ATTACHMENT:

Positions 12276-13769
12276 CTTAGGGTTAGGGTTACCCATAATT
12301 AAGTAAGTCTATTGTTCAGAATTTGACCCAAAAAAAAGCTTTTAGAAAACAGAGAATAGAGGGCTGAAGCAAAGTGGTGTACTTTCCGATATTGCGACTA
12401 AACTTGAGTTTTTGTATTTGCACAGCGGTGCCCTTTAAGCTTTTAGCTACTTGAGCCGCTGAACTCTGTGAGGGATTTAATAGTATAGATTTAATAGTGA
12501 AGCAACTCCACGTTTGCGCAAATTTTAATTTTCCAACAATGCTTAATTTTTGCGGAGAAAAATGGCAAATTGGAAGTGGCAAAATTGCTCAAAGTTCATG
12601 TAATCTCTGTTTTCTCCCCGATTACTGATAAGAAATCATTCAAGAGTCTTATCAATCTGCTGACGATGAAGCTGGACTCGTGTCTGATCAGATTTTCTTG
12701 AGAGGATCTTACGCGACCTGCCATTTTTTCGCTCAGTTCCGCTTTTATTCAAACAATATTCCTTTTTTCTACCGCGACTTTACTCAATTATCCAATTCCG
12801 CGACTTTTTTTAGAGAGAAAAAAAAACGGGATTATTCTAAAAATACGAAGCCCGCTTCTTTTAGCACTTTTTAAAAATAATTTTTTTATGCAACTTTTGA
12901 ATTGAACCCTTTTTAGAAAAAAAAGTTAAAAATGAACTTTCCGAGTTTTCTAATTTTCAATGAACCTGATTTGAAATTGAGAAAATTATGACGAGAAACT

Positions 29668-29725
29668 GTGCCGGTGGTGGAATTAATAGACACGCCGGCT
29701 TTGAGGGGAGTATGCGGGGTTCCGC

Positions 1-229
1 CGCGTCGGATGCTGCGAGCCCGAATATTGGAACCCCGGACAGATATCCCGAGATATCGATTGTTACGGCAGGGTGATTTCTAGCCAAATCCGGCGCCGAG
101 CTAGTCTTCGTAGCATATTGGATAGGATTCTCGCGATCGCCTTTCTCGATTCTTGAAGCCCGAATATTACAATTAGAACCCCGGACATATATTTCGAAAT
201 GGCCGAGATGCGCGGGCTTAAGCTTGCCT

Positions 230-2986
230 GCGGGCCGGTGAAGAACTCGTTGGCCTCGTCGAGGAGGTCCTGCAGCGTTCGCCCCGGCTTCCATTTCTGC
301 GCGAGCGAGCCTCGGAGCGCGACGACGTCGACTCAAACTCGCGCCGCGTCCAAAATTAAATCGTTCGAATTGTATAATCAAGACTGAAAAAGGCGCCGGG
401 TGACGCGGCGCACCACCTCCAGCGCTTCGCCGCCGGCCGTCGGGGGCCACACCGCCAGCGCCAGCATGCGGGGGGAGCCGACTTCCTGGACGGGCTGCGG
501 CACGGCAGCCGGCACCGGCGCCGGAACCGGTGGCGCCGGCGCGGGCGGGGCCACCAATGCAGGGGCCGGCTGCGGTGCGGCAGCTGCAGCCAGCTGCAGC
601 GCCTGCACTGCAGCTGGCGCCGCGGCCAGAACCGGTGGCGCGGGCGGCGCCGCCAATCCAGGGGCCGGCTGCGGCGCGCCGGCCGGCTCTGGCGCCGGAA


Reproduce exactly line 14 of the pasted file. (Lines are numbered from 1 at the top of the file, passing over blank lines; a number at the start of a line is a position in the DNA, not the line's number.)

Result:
1 CGCGTCGGATGCTGCGAGCCCGAATATTGGAACCCCGGACAGATATCCCGAGATATCGATTGTTACGGCAGGGTGATTTCTAGCCAAATCCGGCGCCGAG